The research looks at devolution of powers over skills development in six countries, England, Indonesia, Morocco, Nigeria, Pakistan and Serbia. The paper provides an important insight into the varied factors in policy making and implementation and analyses the impact of different models of devolved governance.
The overall purpose of the research is to review the different ways in which Technical and Vocational Education and Training (TVET) governance and planning are devolved to sub-national levels, and to inform debate about the benefits and challenges associated with different types and levels of devolution in different country contexts.
The report begins by considering the definition of TVET governance devolution, and draws on the current work of the European Training Foundation. A summary of the five country case studies is then presented before a section which sets out proposed frameworks for analysing the model of devolution in each country. These frameworks are used to explore devolution in the UK system and to draw out brief lessons. The challenges and opportunities faced by each of the five countries are examined in more detail to draw out conclusions and recommendations for action.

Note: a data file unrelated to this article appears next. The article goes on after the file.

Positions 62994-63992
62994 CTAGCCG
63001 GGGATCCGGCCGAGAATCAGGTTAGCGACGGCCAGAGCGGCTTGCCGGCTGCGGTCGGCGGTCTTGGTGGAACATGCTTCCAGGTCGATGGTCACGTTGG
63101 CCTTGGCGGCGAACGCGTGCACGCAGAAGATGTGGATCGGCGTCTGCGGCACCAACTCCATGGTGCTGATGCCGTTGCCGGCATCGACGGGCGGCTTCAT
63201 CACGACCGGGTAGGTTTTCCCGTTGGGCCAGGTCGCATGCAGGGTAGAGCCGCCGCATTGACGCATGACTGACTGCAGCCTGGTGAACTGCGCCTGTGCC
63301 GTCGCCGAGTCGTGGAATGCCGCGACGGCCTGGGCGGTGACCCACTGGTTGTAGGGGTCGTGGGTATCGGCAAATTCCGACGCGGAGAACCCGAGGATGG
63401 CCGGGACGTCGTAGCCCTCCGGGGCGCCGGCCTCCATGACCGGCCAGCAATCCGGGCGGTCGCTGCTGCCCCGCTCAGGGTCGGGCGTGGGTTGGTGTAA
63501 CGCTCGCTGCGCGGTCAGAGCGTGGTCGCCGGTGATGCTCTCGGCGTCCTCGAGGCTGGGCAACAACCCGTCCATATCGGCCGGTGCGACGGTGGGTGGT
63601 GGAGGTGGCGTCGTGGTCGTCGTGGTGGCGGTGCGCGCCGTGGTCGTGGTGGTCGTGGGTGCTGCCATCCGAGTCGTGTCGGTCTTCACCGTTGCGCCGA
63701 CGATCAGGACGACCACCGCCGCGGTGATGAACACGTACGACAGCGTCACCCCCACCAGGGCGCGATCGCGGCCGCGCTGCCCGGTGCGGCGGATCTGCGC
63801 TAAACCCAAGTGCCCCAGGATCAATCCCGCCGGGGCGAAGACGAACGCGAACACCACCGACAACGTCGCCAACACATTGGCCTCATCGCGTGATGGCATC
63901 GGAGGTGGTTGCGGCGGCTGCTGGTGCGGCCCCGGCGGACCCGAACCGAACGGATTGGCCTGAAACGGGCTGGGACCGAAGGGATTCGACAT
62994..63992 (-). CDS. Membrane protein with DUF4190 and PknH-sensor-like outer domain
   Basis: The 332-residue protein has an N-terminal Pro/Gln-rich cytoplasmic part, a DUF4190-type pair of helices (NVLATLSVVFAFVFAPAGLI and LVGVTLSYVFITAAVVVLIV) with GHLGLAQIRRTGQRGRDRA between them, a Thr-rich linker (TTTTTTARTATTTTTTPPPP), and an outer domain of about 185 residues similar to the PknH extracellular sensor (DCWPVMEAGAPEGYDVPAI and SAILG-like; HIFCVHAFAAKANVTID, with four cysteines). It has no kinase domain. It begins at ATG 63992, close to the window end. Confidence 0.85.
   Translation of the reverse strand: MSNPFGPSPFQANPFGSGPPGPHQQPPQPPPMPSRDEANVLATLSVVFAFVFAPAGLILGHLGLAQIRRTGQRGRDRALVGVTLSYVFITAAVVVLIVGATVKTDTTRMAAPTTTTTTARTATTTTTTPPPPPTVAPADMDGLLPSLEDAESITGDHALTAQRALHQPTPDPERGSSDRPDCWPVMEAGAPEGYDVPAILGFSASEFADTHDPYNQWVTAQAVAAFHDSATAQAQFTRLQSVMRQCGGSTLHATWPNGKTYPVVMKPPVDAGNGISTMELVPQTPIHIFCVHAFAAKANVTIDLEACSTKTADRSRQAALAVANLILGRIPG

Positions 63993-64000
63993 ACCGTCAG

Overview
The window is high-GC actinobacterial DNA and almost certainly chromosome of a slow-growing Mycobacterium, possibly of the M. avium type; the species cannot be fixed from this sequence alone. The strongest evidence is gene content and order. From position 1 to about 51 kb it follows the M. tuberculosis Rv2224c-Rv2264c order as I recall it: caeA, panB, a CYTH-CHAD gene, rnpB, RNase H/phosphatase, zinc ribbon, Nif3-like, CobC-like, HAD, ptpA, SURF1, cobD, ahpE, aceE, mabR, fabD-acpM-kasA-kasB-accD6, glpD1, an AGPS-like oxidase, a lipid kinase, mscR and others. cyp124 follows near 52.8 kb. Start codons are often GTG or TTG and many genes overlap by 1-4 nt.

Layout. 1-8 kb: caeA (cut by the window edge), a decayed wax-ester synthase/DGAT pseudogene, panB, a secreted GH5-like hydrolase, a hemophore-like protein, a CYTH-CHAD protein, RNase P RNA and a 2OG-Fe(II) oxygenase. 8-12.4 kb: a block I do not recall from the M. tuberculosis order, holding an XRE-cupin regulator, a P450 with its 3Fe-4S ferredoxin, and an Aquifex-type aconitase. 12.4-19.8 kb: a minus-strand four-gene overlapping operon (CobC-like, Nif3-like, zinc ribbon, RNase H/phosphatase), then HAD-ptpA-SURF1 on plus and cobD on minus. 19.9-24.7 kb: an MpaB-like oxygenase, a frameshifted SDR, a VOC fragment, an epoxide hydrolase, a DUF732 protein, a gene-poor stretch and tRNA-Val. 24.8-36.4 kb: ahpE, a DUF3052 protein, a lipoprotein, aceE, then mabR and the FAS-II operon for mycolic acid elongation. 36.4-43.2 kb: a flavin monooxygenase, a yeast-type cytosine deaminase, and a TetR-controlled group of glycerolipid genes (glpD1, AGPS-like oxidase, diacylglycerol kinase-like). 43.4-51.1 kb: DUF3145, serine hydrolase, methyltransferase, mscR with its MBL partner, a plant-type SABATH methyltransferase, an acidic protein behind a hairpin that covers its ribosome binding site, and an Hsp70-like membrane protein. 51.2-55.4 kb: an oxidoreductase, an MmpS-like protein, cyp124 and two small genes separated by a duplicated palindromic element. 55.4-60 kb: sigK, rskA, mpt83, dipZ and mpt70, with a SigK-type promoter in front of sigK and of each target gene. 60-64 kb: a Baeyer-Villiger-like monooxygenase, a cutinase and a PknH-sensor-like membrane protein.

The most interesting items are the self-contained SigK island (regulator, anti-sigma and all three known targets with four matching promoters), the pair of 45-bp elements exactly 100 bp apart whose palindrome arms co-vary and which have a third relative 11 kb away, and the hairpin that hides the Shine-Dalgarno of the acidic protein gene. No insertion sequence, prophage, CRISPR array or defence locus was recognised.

What emerges in the report is that a complex mix of political, financial, institutional and cultural issues are in play in each country and that each of these factors can both support and stimulate successful devolution of TVET governance or hinder its progress. Each case is different and there is no simple answer to successful devolution, but there does seem to be a hierarchy of models of devolution that emerges from the analysis. These show progressively greater levels of devolution; from centralised government control, through devolved administrations using regional and local arms of government, the introduction of partner based bodies bringing greater coherence at regional level and, more radically, the creation of powerful new regional TVET bodies with policy making as well as delivery responsibilities.